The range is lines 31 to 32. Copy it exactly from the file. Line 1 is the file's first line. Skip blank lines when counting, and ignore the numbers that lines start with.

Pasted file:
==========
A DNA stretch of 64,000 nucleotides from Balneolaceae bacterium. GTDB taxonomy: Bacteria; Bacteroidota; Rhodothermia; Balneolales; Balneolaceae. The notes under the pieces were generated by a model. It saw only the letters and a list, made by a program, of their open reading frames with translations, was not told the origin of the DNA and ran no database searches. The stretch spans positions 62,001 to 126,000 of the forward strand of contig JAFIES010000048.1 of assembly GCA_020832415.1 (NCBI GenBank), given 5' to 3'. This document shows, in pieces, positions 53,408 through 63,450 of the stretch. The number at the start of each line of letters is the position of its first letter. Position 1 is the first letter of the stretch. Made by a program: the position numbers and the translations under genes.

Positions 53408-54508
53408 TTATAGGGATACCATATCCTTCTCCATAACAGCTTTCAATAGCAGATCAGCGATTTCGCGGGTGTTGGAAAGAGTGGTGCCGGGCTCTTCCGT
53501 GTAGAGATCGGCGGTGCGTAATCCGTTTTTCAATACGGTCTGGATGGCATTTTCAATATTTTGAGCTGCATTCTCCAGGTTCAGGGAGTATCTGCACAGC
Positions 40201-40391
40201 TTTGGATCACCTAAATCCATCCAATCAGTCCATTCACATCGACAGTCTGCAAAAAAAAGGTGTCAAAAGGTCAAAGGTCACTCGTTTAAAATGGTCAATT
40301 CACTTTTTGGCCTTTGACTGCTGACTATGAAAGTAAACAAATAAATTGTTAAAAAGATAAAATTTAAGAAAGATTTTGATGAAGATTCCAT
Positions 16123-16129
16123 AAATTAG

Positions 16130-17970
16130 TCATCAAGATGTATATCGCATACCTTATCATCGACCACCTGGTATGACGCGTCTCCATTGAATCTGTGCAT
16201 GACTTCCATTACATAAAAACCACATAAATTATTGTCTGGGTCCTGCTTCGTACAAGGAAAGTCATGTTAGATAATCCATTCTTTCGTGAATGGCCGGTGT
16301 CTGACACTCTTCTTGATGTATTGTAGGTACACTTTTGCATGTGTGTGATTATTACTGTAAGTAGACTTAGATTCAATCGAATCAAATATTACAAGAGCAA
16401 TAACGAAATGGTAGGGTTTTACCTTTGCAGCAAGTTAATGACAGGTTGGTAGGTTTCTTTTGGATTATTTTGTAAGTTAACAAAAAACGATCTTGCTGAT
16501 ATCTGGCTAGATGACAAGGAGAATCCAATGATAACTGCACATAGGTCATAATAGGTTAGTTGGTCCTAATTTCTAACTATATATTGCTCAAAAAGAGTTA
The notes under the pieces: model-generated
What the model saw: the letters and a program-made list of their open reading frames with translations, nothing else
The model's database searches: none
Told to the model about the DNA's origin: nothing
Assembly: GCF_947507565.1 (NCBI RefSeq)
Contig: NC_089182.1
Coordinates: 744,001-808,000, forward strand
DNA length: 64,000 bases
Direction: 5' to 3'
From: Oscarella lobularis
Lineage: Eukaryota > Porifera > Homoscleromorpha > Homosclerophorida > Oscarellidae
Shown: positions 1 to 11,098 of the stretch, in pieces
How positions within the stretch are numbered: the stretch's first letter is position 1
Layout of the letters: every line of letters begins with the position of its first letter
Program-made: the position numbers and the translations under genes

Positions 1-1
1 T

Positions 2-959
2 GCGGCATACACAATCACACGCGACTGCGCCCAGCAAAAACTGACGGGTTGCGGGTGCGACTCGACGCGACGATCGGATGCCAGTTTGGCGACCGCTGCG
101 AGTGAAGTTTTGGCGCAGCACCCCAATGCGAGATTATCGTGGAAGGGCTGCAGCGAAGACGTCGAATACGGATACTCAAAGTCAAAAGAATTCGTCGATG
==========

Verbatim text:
Positions 1-1
1 T